Oxtail, Chinese Style Braised


There are a lot of oxtail recipes on the internet, and this is one of the best ways to prepare them.

Because oxtails are such a tough piece of meat, stewing or braising is usually required to tenderize them and bring out their taste.

Other civilizations’ oxtail stews are wetter than this one from China. The rich sauce coats the oxtails rather than being served in a stew-like consistency or pools of sauce, so I cook the liquid off at the end.

It’s important to me that the oxtails have a deep, rich flavor, so I cook them for several hours in soy sauce and other seasonings.

Demand for oxtails has caused its price to soar from its previous low point. Is everyone finally waking up to the fact that they’re delicious?

Oxtails are a rare treat here, but when we do, you will believe it’s worth the wait. I enjoy making them over the holidays and for family gatherings the most!

Check out our Chinese Oxtail Soup if you’d want to learn more about Chinese-style oxtail recipes!


  • Three lb. of meaty oxtails (2 to 3-inch thick pieces)
  • 1 tbsp. of oil
  • 2 1/2 thick slices of fresh ginger
  • 6 cloves of garlic
  • 3-4 pcs. of star anise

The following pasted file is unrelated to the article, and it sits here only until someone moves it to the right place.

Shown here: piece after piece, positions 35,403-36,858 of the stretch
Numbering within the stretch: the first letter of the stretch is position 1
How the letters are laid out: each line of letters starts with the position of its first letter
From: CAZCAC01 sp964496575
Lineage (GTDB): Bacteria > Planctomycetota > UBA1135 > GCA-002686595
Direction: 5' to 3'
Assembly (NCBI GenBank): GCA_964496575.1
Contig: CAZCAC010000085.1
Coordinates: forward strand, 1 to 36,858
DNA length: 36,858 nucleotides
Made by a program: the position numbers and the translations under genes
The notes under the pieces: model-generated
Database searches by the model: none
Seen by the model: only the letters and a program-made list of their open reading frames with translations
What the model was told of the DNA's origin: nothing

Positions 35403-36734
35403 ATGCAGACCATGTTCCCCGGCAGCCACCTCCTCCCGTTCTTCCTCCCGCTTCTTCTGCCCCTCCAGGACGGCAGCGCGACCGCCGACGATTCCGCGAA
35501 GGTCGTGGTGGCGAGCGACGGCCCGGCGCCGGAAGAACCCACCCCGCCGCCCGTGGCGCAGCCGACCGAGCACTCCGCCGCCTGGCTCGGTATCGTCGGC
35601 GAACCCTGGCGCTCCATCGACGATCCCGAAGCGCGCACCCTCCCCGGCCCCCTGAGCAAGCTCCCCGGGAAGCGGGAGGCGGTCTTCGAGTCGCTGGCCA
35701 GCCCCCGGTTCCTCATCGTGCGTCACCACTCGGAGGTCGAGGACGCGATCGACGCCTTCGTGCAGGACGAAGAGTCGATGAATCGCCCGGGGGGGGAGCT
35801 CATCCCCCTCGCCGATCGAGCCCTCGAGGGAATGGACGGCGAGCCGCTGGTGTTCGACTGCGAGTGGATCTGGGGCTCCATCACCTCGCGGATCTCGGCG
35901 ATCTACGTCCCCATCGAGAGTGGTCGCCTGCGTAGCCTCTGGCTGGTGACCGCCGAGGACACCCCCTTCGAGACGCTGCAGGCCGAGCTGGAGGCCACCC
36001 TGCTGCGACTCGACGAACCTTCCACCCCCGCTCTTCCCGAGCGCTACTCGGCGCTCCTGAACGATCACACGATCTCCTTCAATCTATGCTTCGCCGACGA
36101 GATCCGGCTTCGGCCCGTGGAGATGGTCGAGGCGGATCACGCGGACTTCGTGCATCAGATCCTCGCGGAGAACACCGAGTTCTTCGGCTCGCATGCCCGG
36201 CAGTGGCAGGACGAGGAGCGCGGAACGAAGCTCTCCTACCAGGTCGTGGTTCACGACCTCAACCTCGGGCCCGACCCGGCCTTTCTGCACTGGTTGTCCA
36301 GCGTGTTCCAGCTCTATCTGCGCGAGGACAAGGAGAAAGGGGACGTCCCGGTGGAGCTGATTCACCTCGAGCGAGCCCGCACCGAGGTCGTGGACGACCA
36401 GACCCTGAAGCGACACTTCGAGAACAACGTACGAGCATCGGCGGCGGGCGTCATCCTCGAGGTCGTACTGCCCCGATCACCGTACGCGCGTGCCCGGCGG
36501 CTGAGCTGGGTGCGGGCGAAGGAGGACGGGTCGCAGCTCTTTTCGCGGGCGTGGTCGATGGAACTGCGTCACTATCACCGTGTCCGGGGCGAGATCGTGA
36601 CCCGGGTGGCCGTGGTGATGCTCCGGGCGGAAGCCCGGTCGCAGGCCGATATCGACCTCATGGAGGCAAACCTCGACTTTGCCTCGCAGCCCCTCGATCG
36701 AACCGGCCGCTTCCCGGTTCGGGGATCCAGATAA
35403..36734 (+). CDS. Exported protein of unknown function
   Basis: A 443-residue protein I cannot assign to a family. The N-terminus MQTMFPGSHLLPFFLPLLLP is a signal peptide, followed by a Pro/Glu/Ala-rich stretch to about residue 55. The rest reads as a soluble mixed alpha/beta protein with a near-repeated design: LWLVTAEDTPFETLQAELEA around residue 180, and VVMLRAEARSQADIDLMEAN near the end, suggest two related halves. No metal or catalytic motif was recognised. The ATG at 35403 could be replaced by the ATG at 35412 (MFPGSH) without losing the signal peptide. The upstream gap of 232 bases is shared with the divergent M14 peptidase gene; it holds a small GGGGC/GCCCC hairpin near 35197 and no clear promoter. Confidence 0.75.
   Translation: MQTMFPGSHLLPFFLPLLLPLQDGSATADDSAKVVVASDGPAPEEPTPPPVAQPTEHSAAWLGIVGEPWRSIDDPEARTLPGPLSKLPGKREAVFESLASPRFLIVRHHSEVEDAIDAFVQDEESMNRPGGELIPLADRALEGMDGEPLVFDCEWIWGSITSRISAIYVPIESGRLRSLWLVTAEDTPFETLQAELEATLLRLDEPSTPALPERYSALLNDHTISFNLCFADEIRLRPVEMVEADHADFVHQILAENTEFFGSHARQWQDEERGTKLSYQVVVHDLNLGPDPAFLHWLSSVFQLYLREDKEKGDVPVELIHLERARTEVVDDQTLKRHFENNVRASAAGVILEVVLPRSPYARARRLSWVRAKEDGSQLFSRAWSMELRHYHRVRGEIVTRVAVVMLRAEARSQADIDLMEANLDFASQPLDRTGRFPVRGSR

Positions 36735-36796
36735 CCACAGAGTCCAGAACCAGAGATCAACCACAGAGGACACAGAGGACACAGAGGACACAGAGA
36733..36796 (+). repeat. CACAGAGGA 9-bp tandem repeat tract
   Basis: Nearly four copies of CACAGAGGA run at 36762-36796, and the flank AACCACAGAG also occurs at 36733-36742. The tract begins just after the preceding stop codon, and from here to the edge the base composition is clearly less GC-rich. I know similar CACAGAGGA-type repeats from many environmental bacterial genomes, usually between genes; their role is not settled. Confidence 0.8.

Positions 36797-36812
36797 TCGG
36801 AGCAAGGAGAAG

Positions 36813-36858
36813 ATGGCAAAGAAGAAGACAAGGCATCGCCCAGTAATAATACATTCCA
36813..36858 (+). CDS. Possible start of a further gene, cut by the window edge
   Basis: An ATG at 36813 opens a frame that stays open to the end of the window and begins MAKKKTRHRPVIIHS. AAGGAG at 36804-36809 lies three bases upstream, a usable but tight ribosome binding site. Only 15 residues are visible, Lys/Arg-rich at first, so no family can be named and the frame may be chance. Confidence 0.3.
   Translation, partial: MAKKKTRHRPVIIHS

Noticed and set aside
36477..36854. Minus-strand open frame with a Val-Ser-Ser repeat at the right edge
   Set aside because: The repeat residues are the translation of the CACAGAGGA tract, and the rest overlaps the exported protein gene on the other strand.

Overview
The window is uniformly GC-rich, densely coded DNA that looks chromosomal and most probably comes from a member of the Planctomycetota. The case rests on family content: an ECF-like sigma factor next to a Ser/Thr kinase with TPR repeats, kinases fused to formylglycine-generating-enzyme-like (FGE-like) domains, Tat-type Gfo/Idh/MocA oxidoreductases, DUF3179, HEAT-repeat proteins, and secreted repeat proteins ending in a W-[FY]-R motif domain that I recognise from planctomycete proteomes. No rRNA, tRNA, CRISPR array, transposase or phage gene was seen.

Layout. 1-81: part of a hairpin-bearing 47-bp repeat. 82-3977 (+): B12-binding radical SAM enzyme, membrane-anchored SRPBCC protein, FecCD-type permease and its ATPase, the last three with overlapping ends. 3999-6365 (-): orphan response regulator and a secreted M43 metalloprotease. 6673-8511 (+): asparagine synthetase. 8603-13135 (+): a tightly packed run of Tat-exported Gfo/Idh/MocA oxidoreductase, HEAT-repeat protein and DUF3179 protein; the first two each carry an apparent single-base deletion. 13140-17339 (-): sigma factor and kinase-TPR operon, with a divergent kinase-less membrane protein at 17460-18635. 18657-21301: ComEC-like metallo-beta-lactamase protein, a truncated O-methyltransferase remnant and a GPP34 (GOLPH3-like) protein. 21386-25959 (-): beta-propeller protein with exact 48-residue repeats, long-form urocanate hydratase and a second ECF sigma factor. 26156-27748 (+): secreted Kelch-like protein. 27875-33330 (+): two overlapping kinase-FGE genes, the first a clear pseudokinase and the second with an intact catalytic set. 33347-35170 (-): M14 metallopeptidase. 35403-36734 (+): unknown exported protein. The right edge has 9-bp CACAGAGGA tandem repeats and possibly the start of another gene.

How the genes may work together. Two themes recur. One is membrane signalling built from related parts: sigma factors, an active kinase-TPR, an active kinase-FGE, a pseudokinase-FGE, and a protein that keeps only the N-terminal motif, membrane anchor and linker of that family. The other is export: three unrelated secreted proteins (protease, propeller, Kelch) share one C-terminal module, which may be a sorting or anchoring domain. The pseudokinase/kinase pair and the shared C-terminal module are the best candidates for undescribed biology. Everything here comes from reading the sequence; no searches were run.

• 6 cloves of garlic
  • 3 pcs. of bay leaves
  • ½ cup of Shaoxing wine
  • 2 tbsp. of dark soy sauce
  • 3 tbsp. of light soy sauce
  • 1 tbsp. of rock sugar (you can substitute regular sugar)
  • 1 1/2 cups water
  • Salt


  1. Pat the oxtails dry after cleaning. In a medium-sized skillet, heat the oil over medium-high heat and cook the meat until it’s golden brown on all sides.
  2. Set aside the oxtails on a dish. It’s time for you to add the spices to the pot: the star anise cloves and bay leaves. Allow the food to simmer for around two minutes.
  3. Cooking wine, dark soy sauce, light soy sauce, rock sugar, water, and salt are all ready to be added at this point (careful with the salt, as the soy sauce is already quite salty).
  4. Bring the oxtails back to a boil and then remove them from heat. When the mixture reaches a boil, cover it and turn the heat down. Depending on how tender you want your oxtails, simmer for 2 to 3 hours. Keep an eye on things and add more water if necessary at this point.
  5. Cook another 30 minutes until the meat is fork-tender and most of the liquid has evaporated before removing the lid and serving. It’s important to keep an eye on the pot and add more water as needed to keep it from sticking. Serve!
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